She talked about systemic change as a way we can think outside the box and try to bring about some meaningful change to those who come to us for assistance. It gave me something to think about - not that we have to stop doing what we do, but that in some cases we could do more, and actually move a family out of poverty. For instance, temporary poverty, such as job loss, seeking a first job, etc. may require our concentrated assistance for several months, but at the end, we have an individual, or family, who are no longer in poverty, and can make their own way in the world.
Sheila Gilbert talking to a meeting participant (Photo by Debbie Fisher)
Another session gave us advice on forming a community: Community needs communion, and in church, we already have communion! Community is an illumination of Communion; Communion is the equalizer of the diversity among the multitude of the Church. This speaker is a community organizer, and led us through the steps necessary to form a community to achieve a particular purpose. In the same session, a parish priest explained how his new parish formed a community in the years before their church was built. One decision they made - to set aside 5 per cent of every collection for the poor - allowed them to build, furnish, and then operate a food pantry on the parish land, before their church was even built.
In addition, there were displays from the sponsoring agencies, and an opportunity to purchase free trade items including wonderful handcrafted items, chocolate, and coffee from Equal Exchange, who work with Catholic Relief Services to ensure a fair wage to those bringing these goods to market.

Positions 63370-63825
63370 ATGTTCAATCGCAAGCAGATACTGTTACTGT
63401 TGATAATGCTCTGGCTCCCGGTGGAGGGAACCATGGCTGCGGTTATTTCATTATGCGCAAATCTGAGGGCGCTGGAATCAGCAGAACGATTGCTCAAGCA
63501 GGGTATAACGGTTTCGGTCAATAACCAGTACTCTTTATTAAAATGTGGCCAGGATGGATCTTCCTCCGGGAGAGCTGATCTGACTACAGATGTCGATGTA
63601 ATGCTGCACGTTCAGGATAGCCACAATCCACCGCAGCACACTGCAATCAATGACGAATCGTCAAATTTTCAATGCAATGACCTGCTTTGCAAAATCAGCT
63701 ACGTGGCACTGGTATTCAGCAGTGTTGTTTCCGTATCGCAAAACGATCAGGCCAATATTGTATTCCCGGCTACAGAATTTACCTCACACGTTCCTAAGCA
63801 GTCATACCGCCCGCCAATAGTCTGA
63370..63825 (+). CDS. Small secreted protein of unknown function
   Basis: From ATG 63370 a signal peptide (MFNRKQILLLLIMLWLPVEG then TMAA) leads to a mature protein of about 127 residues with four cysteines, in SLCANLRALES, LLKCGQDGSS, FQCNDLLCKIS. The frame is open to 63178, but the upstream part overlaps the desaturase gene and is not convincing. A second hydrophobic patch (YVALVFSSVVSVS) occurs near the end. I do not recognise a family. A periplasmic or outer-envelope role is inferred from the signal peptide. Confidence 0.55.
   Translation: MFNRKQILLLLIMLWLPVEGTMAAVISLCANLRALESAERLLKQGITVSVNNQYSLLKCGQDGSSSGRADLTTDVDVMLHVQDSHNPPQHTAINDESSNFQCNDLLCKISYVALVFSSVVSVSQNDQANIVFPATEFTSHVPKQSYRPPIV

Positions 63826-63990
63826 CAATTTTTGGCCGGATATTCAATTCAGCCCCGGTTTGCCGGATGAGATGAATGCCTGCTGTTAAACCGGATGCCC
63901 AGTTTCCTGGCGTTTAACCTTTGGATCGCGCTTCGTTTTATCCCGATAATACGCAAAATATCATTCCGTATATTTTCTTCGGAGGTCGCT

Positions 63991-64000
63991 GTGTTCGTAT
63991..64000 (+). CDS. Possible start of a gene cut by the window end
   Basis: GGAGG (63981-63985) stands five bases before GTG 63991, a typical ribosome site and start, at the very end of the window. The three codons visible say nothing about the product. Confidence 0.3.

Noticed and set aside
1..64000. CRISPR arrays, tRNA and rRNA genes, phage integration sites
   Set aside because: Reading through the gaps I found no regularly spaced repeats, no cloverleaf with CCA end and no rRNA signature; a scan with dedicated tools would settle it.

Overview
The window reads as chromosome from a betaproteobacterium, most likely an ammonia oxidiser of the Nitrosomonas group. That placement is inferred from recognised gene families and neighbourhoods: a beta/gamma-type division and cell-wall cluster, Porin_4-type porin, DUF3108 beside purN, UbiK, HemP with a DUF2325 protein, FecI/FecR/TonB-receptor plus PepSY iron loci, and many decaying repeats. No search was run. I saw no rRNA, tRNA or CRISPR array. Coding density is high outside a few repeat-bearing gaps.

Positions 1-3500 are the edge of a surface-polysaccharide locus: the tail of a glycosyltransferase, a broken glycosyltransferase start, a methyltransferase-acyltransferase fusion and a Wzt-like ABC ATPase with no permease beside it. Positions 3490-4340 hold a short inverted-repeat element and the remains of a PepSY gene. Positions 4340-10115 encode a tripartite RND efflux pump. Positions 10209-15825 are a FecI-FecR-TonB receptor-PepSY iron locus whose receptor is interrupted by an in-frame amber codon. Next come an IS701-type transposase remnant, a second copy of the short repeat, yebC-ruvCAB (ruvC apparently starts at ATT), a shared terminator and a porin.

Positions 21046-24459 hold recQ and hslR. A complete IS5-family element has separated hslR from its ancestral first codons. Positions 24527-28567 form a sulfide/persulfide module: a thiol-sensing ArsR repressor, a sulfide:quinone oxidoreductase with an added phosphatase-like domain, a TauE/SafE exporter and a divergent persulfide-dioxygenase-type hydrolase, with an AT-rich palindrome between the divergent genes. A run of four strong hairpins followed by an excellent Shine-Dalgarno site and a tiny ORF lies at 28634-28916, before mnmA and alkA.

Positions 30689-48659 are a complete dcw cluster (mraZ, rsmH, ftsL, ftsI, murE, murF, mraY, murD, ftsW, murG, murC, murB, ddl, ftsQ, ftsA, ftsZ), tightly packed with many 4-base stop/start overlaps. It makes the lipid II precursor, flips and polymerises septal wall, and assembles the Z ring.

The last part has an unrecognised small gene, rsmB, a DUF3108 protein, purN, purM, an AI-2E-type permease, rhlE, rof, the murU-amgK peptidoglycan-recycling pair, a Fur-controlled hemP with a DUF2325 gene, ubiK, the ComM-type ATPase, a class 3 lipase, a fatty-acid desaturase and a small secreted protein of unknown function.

From Kathy Iberle, Vancouver, WA
I attended the Parish Social Ministry Gathering for the Portland/Seattle area on 4/5/2014 in Tualatin OR. There were workshops and keynotes on Friday evening and all day Saturday, attended by about 150 people, mostly from the Portland
Our National President, Sheila Gilbert, addressed the cycle of poverty and the difference between situational and generational poverty, and other speakers shared insights on collaborating with other organizations and on involving youth.
My biggest take-away came from Candy Hill, Executive Vice President for Social Policy and External Affairs for Catholic Charities USA, who spoke about how our government programs deal with poverty. Ms. Hill pointed out that poverty can be changed. The 50-year-old War on Poverty initially cut the poverty rate in the U.S. nearly in half (though the rate has since risen again). The War on Poverty also vastly reduced abject poverty such as outright malnutrition.
However, the War on Poverty combined with changes since 1964 have resulted in a “system” which can easily trap people in poverty. Once a family is dependent on government assistance, a small increase in income disqualifies the family for large amounts of aid, making it impractical to get out of poverty gradually. Instead, a sudden dramatic jump in income is necessary, larger than that possible with part-time minimum-wage work. Job-training programs, which used to make these jumps possible, have mostly been eliminated in recent years, and living-wage jobs are scarcer than ever.
This dynamic was an eye-opener for me. I was encouraged to hear that ten major U.S. non-profits (including both Catholic Charities and St. Vincent de Paul) who recently convened for a Poverty Summit agreed that this dynamic is a major problem, along with the Cycle of Poverty we’ve been discussing in St. Vincent de Paul. I’m hoping we will soon hear more from these organizations about lobbying or legislation or programs to somehow change this situation. This would be a great place for Voice of the Poor to be involved.